VILLAGE OF PINEHURST, N.C. – Simon Lee walked up to the podium in front a packed Player Hospitality tent and joyfully greeted the room. He then read a speech from his phone that brought the crowd to its feet.
“My special thanks go to my parents,” he said. “They pulled me out of darkness and made me walk through the light of the world.”
At the U.S. Adaptive Open, players competed in eight different categories. Lee, a 25-year-old professional from South Korea, was one of 10 players in the intellectual impairment category, having been diagnosed with autism at age 3. Lee finished the 54-hole event knotted at 3-under 213 with Felix Norman of Sweden, a 25-year-old with tuberous sclerosis who competed in the same category. Just last year, Norman had brain surgery to remove two growing “lime nodules.”
The pair squared off in a two-hole aggregate playoff, which Lee won by two thanks to a 20-foot birdie putt on the 17th that he said felt like a dream. After locking up the men’s division title, supporters doused Lee with water as he shrieked with glee.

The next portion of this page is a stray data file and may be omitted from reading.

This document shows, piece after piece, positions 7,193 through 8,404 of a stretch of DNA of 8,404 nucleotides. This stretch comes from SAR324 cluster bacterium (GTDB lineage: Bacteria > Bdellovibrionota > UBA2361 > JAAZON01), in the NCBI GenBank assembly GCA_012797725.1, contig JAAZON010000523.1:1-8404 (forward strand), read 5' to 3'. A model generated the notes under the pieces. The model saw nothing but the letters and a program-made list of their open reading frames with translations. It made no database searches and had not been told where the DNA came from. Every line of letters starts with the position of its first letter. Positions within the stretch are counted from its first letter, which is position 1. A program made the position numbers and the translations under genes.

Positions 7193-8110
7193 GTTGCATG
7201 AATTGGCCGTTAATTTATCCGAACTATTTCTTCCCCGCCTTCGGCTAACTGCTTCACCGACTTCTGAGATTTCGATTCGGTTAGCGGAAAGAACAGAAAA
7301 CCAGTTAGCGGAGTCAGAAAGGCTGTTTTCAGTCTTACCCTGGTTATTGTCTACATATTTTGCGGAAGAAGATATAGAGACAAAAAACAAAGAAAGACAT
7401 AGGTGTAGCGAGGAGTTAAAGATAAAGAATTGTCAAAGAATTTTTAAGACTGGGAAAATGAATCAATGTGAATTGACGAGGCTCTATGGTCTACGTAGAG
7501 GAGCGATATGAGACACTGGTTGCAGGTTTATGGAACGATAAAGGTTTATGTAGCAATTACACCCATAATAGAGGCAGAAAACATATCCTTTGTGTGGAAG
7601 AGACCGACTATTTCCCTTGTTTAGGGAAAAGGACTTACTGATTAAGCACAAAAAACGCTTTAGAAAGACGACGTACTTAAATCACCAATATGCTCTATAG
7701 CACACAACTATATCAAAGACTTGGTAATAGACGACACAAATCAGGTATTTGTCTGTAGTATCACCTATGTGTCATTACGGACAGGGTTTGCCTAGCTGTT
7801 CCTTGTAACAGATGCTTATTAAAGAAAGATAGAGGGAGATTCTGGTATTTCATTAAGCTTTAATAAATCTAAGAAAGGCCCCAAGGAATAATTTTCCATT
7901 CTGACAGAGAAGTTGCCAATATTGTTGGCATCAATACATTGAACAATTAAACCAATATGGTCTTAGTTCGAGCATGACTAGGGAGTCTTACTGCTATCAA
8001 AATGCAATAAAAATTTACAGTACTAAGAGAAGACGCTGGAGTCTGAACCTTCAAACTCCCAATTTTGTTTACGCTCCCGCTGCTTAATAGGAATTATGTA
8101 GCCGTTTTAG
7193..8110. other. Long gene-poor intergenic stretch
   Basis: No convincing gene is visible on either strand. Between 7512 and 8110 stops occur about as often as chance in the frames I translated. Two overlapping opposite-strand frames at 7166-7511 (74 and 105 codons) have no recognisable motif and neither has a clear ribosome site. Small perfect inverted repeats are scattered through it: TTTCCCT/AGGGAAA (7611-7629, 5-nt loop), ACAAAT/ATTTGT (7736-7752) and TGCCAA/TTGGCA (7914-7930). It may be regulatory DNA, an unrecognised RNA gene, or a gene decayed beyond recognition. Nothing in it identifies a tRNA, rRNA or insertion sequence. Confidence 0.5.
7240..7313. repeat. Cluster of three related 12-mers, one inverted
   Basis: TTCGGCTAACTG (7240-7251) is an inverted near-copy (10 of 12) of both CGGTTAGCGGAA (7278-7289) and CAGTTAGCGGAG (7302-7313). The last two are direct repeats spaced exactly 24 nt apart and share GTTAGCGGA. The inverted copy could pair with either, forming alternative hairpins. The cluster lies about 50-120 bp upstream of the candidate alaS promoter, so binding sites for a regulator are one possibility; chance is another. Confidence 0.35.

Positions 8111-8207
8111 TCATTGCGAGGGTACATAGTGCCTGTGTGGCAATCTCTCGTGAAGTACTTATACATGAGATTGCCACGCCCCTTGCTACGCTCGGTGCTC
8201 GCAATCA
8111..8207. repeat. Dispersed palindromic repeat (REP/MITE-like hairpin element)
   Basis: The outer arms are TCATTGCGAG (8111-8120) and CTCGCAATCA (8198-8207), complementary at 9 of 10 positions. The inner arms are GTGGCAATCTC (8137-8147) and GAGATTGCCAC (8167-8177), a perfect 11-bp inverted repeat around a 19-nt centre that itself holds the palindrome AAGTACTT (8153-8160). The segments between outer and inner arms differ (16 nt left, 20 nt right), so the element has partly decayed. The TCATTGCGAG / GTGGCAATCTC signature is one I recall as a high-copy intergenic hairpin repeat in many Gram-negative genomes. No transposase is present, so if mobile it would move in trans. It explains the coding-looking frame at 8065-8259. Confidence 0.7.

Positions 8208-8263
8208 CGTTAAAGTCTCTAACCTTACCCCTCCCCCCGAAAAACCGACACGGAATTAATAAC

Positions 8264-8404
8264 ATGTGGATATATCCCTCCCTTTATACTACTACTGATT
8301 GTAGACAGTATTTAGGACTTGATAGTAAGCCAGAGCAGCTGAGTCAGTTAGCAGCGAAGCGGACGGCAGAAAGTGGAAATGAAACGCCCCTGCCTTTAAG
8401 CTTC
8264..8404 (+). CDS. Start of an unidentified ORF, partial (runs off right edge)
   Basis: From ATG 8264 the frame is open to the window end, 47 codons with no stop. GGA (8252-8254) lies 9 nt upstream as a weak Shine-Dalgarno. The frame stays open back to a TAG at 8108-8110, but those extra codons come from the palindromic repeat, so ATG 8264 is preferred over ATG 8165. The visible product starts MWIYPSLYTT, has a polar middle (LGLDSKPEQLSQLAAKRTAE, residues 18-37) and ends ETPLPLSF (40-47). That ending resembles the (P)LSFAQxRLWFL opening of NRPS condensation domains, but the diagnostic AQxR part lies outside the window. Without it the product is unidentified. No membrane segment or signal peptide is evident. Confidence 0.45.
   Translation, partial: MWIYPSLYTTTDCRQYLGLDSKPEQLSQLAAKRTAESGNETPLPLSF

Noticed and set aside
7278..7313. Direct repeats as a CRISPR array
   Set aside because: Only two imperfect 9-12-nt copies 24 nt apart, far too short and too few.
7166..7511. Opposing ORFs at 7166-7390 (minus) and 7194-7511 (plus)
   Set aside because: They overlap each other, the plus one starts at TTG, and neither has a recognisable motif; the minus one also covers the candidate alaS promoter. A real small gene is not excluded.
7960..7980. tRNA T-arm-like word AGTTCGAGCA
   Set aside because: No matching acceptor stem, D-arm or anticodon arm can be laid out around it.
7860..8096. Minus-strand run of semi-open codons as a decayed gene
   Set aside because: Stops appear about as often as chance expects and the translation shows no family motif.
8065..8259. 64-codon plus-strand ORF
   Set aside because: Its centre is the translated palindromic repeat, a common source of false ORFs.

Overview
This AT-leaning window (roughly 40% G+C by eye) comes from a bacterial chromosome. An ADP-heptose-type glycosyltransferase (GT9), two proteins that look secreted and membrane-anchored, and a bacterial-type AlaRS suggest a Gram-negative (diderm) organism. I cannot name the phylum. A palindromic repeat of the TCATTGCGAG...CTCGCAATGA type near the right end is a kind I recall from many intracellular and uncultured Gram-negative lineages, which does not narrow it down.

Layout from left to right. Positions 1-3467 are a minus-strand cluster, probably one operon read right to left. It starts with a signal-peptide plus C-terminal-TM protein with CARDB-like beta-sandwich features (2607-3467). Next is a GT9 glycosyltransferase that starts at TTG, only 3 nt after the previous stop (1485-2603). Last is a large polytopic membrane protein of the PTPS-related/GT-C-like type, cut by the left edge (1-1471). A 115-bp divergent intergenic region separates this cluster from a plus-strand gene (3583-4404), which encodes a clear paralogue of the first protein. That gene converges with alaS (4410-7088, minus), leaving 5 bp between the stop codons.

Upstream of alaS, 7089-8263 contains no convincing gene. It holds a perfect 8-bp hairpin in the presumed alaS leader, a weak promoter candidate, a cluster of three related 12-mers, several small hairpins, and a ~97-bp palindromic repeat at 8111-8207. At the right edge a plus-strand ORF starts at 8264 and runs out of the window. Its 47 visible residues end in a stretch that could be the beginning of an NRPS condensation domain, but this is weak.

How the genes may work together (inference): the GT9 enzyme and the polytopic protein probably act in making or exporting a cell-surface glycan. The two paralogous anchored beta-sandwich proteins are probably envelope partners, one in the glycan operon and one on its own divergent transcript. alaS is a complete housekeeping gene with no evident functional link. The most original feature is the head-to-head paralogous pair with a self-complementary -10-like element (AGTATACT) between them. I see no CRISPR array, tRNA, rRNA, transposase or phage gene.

“Today I played with my mind of thinking, I can do it, I can do it, I can do it,” Lee told the media after the round. While many of his answers took a good deal of time to formulate, those four words poured out with gusto.
Kim Moore, 41, won the women’s division by a commanding seven strokes thanks to a final-round 76. Born without a right foot and a severely clubbed left foot, Moore played collegiate golf at…